Withholding Tax

The term withholding tax refers to a tax at source which must be debited directly from money paid out by a tax-resident entity (an employer, for example) to a taxable entity (an employee, for example). Withholding taxes are put in place when circumstances make it difficult for taxes to be collected from taxable entities.

In Switzerland, a withholding tax is deducted from the salaries of temporary residents, seasonal workers and cross-border workers to ensure payment of Swiss taxes. Withholding taxes also apply to the salaries of short-term employees and freelancers delivering goods or services in Switzerland, such as entertainers temporarily conducting performances in Switzerland.

While temporary residents and cross-border workers are subject to withholding tax and do not file Swiss tax returns like Swiss citizens and permanent residents do, they may submit forms outlining tax deductions for which they are eligible during the tax season. If the actual taxes due are lower than the withholding tax deducted from their salaries, the difference is returned to them in the form of a tax refund.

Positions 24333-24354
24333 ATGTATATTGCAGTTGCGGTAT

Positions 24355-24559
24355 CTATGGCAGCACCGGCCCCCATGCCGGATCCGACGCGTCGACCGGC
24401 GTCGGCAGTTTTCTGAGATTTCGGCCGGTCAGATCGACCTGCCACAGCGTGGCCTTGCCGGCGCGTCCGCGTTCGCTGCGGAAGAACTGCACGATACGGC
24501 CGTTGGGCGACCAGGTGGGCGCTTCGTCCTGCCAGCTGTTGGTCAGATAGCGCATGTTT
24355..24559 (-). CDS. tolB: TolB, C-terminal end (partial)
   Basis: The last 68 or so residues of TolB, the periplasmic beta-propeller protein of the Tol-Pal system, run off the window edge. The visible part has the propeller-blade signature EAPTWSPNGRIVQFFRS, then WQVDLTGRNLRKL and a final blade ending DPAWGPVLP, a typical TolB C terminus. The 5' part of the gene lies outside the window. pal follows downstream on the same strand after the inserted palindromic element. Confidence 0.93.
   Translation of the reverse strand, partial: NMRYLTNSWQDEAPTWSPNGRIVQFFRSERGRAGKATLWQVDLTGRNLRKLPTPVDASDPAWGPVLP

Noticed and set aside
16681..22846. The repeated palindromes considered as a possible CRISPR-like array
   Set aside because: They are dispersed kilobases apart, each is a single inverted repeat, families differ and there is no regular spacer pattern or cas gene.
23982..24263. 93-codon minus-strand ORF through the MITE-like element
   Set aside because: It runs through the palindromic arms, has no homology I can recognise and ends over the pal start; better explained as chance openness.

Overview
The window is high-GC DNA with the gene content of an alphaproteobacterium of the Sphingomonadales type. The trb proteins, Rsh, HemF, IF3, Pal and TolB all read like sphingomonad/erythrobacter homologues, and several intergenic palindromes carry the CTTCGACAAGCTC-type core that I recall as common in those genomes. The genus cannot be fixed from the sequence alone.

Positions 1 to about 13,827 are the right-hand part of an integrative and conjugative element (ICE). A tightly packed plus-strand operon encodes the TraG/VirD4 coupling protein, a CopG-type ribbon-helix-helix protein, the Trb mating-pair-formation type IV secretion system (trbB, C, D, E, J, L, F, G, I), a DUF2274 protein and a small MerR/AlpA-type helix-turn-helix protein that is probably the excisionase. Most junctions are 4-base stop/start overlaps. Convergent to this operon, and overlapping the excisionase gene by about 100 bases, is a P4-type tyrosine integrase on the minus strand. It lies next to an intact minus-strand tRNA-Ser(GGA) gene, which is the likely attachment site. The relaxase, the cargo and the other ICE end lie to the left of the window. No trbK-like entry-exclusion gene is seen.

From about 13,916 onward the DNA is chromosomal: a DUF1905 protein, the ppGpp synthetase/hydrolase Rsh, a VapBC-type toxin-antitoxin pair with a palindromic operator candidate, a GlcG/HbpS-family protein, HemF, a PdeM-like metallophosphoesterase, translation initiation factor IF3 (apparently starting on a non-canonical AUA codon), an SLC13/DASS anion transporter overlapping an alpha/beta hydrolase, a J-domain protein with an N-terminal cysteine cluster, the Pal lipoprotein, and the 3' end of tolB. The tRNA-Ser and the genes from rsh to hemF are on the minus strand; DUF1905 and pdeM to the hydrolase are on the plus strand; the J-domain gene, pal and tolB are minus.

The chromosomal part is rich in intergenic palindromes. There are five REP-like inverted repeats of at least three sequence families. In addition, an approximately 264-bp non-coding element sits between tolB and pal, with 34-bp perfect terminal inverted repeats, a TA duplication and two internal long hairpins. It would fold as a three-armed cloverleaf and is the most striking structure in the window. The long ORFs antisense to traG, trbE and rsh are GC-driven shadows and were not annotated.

The anticipatory tax on interest earned on bank account balances which is withheld by banks on behalf of Swiss tax authorities is another form of withholding tax. This anticipatory tax also applies to dividends paid out by Swiss stocks and investment funds, and interest paid on Swiss bonds. Many other countries levy a withholding tax on dividends and interest paid out by stocks or bonds which are domiciled there. Swiss investors may be able to reclaim these withholding taxes in full or in part if the country has a relevant double taxation agreement (DTA) with Switzerland.

A withholding tax is also applied to pillar 3a retirement savings and vested benefits when you withdraw these after leaving Switzerland. In this case the bank or vested benefits foundation withholds the tax due on behalf of tax authorities. In both cases, taxable entities may be able to claim tax refunds when certain conditions are met.

More on this topic:
Swiss tax at source for expats and cross-border workers explained

Editor Daniel Dreier
Daniel Dreier is editor and personal finance expert at moneyland.ch.